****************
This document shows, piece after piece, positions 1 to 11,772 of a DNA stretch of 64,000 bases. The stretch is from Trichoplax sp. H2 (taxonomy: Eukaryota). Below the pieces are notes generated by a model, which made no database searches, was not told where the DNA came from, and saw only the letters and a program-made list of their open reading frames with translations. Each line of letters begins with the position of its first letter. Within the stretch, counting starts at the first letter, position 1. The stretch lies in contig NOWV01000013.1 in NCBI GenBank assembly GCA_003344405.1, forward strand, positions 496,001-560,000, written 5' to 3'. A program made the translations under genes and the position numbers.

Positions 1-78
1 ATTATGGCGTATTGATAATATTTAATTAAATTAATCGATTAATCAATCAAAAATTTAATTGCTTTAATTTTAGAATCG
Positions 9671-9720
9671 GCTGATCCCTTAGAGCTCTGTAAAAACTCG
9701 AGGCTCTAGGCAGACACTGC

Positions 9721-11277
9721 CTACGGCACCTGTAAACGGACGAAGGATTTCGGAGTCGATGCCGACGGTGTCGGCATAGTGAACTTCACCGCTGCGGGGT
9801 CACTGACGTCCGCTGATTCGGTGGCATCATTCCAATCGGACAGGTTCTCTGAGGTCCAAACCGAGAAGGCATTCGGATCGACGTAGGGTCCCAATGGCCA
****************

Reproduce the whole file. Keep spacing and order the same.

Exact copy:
This document shows, piece after piece, positions 1 to 11,772 of a DNA stretch of 64,000 bases. The stretch is from Trichoplax sp. H2 (taxonomy: Eukaryota). Below the pieces are notes generated by a model, which made no database searches, was not told where the DNA came from, and saw only the letters and a program-made list of their open reading frames with translations. Each line of letters begins with the position of its first letter. Within the stretch, counting starts at the first letter, position 1. The stretch lies in contig NOWV01000013.1 in NCBI GenBank assembly GCA_003344405.1, forward strand, positions 496,001-560,000, written 5' to 3'. A program made the translations under genes and the position numbers.

Positions 1-78
1 ATTATGGCGTATTGATAATATTTAATTAAATTAATCGATTAATCAATCAAAAATTTAATTGCTTTAATTTTAGAATCG
Positions 9671-9720
9671 GCTGATCCCTTAGAGCTCTGTAAAAACTCG
9701 AGGCTCTAGGCAGACACTGC

Positions 9721-11277
9721 CTACGGCACCTGTAAACGGACGAAGGATTTCGGAGTCGATGCCGACGGTGTCGGCATAGTGAACTTCACCGCTGCGGGGT
9801 CACTGACGTCCGCTGATTCGGTGGCATCATTCCAATCGGACAGGTTCTCTGAGGTCCAAACCGAGAAGGCATTCGGATCGACGTAGGGTCCCAATGGCCA